When he was three, Michael Stinnett started playing the piano by ear. At 18, he established a piano and repair business. Now in his 40s, he runs a business he founded in his hometown of Friendsville - The Antique Piano Shop.

"There's really not anybody else in the industry that's doing what we are doing so we are having to create a lot of precedents as we go because there are no precedents with what we are doing," Stinnett said.

What they are doing is restoring pianos. Some are family heirloom pianos while others are antiques he has collected to restore - pianos built before the Great Depression in 1929.

"We have 24 specialized craftsmen here who are restoring these pianos, frame up, start to finish and making them like brand new again," he said.

Some take more effort than others.

"This piano behind me as you can see has beautiful art work. The ladies that are pictured on the back side all the way around it has several nudes painted on it. A lot of Greek mythology, that sort of thing. And the lady we got it from thought that the piano was vulgar when she inherited it so she took a paint brush and some house paint and painted the piano black right over all that beautiful artwork. Luckily we have an artist on staff here who was able to restore it," he explained.

Each person focuses on a particular part of piano repair and they learn from each other.

"We have one of the very few people still alive that can rebuild player pianos who works here on staff and he's in his 70s and he's teaching the younger generation the craft," Stinnett said. "Their level of craftsmanship is phenomenal. I have some of the best craftsmen here that exist anywhere in the world."

Customers from across the world find out about the place in Friendsville on the web. The shop has a domestic website in English and another in Hong Kong in Chinese.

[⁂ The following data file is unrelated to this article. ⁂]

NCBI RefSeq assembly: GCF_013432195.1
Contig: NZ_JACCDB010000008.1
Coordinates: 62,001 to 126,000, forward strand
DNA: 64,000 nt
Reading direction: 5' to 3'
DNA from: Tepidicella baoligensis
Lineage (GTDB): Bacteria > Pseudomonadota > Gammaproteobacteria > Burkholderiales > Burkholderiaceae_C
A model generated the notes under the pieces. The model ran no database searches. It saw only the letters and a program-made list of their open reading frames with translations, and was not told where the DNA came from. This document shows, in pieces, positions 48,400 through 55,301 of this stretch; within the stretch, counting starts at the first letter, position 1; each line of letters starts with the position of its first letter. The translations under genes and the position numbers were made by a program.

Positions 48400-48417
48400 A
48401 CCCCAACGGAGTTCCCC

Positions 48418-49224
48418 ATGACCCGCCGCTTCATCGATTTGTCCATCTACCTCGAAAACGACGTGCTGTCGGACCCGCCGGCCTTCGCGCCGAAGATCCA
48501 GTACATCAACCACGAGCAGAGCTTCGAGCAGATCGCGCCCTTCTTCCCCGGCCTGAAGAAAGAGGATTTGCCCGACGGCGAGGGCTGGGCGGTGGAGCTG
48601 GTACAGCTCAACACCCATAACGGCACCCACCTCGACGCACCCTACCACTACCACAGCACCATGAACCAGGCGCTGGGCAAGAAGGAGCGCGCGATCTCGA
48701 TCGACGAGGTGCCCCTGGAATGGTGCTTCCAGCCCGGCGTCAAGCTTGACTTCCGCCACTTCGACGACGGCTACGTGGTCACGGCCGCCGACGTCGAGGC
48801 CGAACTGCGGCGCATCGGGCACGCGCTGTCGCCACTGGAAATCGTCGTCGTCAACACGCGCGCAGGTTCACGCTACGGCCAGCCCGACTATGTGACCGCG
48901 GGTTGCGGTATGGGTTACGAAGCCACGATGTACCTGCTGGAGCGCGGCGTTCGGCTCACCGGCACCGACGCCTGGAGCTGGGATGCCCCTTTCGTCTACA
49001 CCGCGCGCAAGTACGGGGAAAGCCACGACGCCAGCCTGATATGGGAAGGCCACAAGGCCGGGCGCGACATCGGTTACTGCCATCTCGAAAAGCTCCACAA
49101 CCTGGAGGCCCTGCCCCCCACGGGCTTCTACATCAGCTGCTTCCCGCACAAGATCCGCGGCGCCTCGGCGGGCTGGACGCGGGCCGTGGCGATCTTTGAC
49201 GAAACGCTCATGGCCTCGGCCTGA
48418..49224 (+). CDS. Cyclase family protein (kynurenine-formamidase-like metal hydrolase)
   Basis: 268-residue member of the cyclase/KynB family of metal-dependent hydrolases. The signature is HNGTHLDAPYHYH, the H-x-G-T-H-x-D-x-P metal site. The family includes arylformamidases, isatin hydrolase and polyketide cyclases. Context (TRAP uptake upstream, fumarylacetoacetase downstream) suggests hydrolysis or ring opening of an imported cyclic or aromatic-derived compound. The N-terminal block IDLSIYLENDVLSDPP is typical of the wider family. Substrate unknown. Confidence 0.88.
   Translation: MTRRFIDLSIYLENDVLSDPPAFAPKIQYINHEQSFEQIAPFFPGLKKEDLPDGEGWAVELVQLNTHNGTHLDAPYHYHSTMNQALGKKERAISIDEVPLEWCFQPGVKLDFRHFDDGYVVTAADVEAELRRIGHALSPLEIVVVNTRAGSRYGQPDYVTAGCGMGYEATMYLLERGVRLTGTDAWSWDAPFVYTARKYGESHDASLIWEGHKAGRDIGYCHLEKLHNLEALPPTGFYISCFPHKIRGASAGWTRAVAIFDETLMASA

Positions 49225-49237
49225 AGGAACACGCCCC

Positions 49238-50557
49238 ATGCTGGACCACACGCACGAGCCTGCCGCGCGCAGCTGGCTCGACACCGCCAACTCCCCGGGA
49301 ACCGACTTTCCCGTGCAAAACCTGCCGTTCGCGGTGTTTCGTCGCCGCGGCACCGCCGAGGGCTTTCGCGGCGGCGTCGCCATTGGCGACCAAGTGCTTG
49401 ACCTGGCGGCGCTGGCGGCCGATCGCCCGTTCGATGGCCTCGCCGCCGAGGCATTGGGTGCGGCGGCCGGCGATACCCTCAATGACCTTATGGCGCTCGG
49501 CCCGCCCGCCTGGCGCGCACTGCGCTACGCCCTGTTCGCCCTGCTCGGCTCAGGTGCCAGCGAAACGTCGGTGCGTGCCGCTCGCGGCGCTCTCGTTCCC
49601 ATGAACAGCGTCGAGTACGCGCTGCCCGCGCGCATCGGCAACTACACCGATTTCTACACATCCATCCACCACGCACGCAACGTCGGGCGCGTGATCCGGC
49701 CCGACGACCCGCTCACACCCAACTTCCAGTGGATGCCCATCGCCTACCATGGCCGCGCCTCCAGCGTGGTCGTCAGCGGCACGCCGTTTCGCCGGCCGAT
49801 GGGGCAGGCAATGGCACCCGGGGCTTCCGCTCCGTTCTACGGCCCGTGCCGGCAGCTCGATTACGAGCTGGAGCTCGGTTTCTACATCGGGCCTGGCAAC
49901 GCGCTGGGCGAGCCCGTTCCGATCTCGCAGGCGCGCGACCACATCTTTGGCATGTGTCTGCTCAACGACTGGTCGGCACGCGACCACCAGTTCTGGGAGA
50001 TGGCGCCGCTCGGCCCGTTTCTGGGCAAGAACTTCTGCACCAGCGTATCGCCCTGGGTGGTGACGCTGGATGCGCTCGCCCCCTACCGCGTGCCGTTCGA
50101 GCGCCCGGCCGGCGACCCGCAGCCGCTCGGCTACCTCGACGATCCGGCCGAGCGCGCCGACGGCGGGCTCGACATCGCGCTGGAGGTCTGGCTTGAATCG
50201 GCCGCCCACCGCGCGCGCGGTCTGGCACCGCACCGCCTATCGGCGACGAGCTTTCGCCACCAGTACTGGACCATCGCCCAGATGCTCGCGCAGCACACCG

"China is now the largest consumer of European and American arts and antiques. So the wealthy Chinese are buying antique pianos for their children to play because music is still part of their culture there," he said. "We've shipped to Dubai. We've shipped to South Korea. Canada quite frequently. And our largest domestic markets are Texas and California."

One beautiful piano is headed to a client in South Korea who is paying $600,000.

"We believe it's the most ornately carved piano in the world," Stinnett said. "It was built in 1888 for Eugene Morand who was a famous French author. The piano was commissioned for his birth in 1888 and it has got carvings of angels and cherubs and everything you can imagine related to the arts and theater and music. It is absolutely phenomenal."

Other pianos are for sale but not fully restored. That doesn't happen until they have a buyer. A big factor in the cost is the amount of specialized labor needed to customize the piano.

Stinnett has the craftsmen on staff who can do that.

"It's all about having the right people and the right staff," he said.

And the right mission to restore antique pianos.

Stinnett's shop has a lot of celebrity clients because their product is unique and they use the utmost discretion.